Dismiss me not – embracing meaningful activities

Dismiss me not – embracing meaningful activities

Two things, it is said, are constant and unyielding in an unpredictable world: death and taxes. To this short list, I would add washing clothes, ironing, and making supper.

You may be snickering about the addition of “ironing” in a world inundated with synthetics and permanent press. However, as mom’s dementia advanced, this became the predictable response every time I asked about her day’s activities. It wasn’t that she was spinning a tale to allay my concerns, but rather she believed these long abandoned tasks had been completed.

In my travels, other families of individuals living with dementia shared similar reports of apathy, loss of former interests and a sedentary lifestyle. When these concerns arose, my first plan of action was to suggest a medical evaluation to eliminate and manage any potential physical, emotional, or cognitive changes.

The reality was that mom had lost her ability to initiate an activity. The once familiar appliances and household routines were no longer available to her because she could not recall how to do them. She was more lost than apathetic: the desire was there, but the wherewithal was lacking.

Meaningful activities are a wonderful addition to enhance quality of life when someone has experienced memory changes. Think about former roles, occupations, and other related interests to create modified tasks that foster self-esteem, success, and purpose. Consider safety, ease, and enjoyment, keeping in mind that facilitation may be essential.

• Provide a basket of unfolded laundry and ask for assistance. Using the words, “Will you help…?” provides choice and does not infer inability, instead of “Can you help…?”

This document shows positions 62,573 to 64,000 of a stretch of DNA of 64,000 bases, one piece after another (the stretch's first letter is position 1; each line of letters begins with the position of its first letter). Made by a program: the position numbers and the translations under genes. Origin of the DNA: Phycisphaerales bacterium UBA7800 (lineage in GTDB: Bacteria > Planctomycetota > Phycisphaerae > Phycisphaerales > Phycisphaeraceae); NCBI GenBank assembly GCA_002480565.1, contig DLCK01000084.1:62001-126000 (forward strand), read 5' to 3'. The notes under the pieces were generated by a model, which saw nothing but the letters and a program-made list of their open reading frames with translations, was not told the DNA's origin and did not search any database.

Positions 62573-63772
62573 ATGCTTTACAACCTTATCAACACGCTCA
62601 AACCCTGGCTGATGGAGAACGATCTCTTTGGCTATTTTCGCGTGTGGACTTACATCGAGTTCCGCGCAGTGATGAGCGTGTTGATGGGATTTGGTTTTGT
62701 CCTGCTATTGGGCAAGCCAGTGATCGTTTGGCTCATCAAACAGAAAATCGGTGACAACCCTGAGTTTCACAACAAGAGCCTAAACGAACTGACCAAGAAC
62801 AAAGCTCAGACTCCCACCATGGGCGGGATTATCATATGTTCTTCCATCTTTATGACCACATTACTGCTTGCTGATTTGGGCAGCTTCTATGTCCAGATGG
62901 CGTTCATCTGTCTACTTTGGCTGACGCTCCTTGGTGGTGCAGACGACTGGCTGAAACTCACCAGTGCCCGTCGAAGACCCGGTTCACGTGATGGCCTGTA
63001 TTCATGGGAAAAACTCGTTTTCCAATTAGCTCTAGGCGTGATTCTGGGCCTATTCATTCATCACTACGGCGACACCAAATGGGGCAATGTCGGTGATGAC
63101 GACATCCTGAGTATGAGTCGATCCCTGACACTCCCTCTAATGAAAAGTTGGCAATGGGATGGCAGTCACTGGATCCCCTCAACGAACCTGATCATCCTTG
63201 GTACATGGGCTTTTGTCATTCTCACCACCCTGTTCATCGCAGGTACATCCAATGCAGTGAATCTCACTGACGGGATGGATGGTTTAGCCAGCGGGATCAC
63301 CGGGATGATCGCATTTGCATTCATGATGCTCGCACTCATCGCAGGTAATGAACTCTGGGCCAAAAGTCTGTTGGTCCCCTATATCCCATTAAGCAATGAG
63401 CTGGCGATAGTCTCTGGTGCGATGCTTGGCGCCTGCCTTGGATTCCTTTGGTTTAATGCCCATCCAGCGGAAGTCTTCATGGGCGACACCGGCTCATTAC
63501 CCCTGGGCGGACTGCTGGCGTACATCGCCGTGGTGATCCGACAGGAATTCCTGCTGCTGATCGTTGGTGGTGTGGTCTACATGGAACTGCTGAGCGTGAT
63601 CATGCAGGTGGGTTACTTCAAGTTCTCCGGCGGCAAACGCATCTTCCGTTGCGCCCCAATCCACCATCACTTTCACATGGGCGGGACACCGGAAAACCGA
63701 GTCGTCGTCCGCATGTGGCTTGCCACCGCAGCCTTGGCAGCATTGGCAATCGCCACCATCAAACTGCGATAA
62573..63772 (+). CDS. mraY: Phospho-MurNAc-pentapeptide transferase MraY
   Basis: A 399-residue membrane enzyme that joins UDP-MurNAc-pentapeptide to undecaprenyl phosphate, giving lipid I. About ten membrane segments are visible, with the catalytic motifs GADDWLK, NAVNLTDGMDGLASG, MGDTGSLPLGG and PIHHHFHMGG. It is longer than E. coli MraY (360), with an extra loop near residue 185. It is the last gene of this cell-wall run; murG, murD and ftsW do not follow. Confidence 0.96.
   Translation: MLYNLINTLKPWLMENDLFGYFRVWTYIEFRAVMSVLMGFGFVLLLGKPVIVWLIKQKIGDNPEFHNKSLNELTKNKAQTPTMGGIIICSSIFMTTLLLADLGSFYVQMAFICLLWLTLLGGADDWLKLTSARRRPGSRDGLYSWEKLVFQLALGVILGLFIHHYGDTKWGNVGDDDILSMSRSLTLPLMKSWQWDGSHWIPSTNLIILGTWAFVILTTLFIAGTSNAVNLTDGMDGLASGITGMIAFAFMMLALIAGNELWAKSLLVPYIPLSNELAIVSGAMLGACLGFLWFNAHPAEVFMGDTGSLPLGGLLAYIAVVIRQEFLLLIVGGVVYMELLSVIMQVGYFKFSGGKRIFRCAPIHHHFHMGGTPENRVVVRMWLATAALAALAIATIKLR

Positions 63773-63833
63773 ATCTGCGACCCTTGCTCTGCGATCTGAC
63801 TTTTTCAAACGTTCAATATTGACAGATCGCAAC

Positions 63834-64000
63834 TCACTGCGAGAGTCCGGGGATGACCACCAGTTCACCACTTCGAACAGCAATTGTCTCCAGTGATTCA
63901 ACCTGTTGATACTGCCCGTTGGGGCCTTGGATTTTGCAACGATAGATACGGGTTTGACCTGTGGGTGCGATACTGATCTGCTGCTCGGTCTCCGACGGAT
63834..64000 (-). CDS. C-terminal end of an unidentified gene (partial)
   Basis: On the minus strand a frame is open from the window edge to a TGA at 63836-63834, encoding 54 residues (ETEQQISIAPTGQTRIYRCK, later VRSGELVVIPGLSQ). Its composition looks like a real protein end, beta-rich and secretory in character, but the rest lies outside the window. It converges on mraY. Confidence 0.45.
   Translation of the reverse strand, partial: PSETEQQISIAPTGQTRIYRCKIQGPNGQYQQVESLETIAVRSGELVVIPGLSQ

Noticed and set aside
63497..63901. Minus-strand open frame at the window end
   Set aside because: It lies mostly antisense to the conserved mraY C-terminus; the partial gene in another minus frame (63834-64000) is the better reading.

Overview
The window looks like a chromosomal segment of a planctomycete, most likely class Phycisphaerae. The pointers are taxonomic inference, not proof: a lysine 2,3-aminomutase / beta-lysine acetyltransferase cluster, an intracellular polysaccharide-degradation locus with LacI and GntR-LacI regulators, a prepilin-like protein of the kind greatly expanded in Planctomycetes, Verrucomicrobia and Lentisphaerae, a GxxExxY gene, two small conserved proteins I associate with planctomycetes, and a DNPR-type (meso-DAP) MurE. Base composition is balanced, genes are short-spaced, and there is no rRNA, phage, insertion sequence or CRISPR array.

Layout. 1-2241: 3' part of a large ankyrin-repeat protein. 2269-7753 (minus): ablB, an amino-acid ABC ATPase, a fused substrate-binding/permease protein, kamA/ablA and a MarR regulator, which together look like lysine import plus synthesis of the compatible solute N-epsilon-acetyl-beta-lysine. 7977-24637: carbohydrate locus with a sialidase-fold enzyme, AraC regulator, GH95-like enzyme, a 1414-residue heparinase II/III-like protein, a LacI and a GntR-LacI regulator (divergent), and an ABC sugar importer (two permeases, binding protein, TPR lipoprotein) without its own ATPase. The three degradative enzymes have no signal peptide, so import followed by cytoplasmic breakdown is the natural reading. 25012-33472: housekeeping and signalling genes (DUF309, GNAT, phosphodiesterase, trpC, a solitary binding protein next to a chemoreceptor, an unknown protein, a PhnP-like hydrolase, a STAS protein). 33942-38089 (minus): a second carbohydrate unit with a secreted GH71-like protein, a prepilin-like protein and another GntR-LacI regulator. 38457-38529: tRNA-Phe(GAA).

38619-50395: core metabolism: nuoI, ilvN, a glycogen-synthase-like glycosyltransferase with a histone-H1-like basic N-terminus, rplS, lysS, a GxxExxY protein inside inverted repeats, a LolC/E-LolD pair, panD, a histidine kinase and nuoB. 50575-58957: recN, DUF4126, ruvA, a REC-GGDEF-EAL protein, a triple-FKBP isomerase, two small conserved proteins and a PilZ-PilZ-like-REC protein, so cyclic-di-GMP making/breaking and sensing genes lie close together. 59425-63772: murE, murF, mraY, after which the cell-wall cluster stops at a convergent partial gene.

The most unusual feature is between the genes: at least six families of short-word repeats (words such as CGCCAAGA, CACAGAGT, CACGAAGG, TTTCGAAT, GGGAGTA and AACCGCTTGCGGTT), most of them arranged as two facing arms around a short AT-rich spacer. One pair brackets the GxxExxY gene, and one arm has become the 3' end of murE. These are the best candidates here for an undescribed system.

• If an activity is forgotten, model the task slowly, with repetition, and keep directions simple.
• Think about familiar tasks, like attaching buttons, mending seams etc.
• Complete simple meal preparation.
• Modify leisure activities: a portable putting green for a golfer?
• Work as a team by delegating manageable tasks.
• Would an adult day program provide additional activities and a social outlet?

There are days I think about technology advancements, and wonder if there is acknowledgment of the past and how previous generations did things. Individuals living with dementia have and will continue to make valuable contributions to our world…

Dismiss me not
Dismiss me not,
For I have been
in places, you have never seen.

I recognize the behemoth technology advances,
Their virtues you extol.
I recall the first television, an invention of equal grandeur,
Delivered, and plugged in by one person.

Dismiss me not,
For I have been
In places, you have never seen.

Social media and various modalities provide you limitless networking,
To share minutia details of intimacy.
My true measure of a relationship’s testimony,
Is whether we can be together in the same room; quietly.

Dismiss me not,
For I have been
In places, you have never seen.

Financial portfolios; stocks with short and long term yield,
Manipulation, insider trading, and price fixing.
In spite of my naivety, I recognize the merit of a real dollar,
Because one day’s hard work yielded equal value.

Dismiss me not,
For I have been
In places, you have never seen.

Net worth may be analyzed, subject to markets,
But Human worth cannot be measured by the value of currency.
Analyze priorities based on true values,
And with certainty, if luck prevails, you will also grow old.

If you missed last week’s post from Ann, you can read it here.

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Ann Chartier has been a practicing Registered Nurse, for almost 4 decades. As the founder of Elderpilot.com she advocates for people living with dementia and assists Seniors navigating LTC and Retirement Homes.

Ann was a Family Support Counselor and Education Lead/Writer with the Alzheimer Society Niagara Region. (2012-2015) She continues to be a guest speaker, Alzheimer Society Volunteer and shares her stories from the eyes of a care advocate for her mom.
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